Donkey Vote Problem Solved!

At this recent Australian election, we’ve seen the Liberal Democrats win a senate seat in NSW, Clive Palmer Personality Cult Party win a seat in Queensland, and we might have Sports Party in WA, Motorist’s Party in Victoria and Family First in South Australia.  These minor parties, often without policies to speak of, get elected largely through preference deals.  The Liberal Democrats have, it is thought, benefited from people confusing them with either the Liberal party or the Democrats (who don’t even exist any more, well, not really), and through being in first place on the paper.

Well, I can’t do much about the first two causes (preferences, confusion) but I can kill the donkey vote problem stone dead. (No donkeys were harmed during the preparation of this post.)

Here I present a conceptual design for every future ballot paper for use in elections at all levels of government in Australia forever until the end of time.  I do not think it is anything but somewhat outrageous to say that this is the single most important contribution to democracy in the history of Australia.  I have resolutely refused to search the web or any other source of information for any similar suggestion, since that way I don’t have to acknowledge any precedents or do any research.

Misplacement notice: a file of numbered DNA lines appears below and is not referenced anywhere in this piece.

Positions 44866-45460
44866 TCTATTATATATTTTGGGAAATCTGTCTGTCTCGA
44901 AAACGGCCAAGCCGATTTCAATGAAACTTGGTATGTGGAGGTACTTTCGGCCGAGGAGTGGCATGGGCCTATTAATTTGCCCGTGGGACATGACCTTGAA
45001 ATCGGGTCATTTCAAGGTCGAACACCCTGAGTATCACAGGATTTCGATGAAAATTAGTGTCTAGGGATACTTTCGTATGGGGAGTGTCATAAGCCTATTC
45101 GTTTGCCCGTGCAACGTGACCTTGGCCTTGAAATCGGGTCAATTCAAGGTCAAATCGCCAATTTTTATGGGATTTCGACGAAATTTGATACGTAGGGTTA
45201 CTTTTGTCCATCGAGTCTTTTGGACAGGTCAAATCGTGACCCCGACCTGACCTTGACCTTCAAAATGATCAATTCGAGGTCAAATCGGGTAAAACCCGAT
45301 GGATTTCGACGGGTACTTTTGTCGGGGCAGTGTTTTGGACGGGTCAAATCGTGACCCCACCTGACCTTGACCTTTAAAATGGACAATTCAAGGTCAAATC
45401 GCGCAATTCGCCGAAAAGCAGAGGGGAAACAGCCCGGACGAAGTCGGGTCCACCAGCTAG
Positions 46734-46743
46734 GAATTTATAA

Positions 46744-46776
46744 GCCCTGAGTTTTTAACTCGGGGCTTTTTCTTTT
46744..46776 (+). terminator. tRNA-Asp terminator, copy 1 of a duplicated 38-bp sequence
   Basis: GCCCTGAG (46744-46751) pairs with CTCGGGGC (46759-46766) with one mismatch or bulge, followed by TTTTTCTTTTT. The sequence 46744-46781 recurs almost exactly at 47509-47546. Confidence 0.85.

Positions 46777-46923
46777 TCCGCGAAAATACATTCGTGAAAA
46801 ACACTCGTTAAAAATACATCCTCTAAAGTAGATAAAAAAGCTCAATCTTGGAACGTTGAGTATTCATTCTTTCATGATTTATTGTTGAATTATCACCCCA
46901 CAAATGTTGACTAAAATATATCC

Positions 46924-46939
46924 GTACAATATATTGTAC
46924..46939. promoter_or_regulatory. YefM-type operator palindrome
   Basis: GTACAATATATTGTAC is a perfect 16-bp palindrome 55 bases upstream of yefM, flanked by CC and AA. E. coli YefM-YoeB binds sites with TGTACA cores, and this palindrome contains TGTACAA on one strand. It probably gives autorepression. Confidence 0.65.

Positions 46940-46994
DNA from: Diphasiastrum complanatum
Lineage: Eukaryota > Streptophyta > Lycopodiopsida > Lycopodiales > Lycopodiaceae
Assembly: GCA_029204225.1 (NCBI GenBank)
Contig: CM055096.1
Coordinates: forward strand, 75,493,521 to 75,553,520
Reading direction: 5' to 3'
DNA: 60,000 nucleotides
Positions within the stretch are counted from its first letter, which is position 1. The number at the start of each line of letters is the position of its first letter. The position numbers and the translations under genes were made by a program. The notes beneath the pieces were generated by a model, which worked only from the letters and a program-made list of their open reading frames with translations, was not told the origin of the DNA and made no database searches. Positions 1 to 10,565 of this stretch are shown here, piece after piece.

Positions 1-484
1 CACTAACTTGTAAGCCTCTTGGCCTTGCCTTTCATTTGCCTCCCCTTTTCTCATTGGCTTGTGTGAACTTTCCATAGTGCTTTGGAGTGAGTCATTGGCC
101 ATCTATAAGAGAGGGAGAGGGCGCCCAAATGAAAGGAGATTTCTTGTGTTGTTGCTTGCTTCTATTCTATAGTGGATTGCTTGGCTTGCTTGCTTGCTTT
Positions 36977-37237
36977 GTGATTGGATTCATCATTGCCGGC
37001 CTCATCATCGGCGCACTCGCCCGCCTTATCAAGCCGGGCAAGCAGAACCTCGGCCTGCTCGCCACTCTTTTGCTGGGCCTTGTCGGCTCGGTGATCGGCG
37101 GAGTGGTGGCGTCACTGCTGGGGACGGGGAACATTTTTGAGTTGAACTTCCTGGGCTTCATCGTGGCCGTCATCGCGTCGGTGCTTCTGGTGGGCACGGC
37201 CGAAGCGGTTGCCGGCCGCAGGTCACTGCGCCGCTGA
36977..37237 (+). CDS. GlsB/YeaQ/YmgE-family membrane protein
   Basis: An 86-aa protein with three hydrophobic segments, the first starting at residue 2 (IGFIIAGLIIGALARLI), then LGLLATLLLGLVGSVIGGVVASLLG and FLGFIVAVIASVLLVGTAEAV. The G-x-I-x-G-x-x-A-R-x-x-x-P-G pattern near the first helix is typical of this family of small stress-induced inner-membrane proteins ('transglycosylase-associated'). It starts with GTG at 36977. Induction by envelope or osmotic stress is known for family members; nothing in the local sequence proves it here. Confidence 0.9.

avoid_donkey_votes

The new circular ballot paper, avoiding the donkey vote through roundness.

Clearly, the new paper has a whole lot of benefits.  Parties will still need to have a raffle to decide the order on the paper, but no one gets the top or the bottom.  The senate paper with something like 48 parties on it might be a little on the wide side, but unused ballot papers could be recycled as parasols or something.  It might be necessary to do some clever pleat fold to get the senate paper into the booth, but that is a minor issue compared to the promotion of robust and representative democracy!  And the lack of corners should help reduce election-related eye injuries and paper cuts.

“Now, everyone, take out your circle of paper and a pencil.”

The time for change has come!

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About Darren

I'm a scientist by training, based in Australia.

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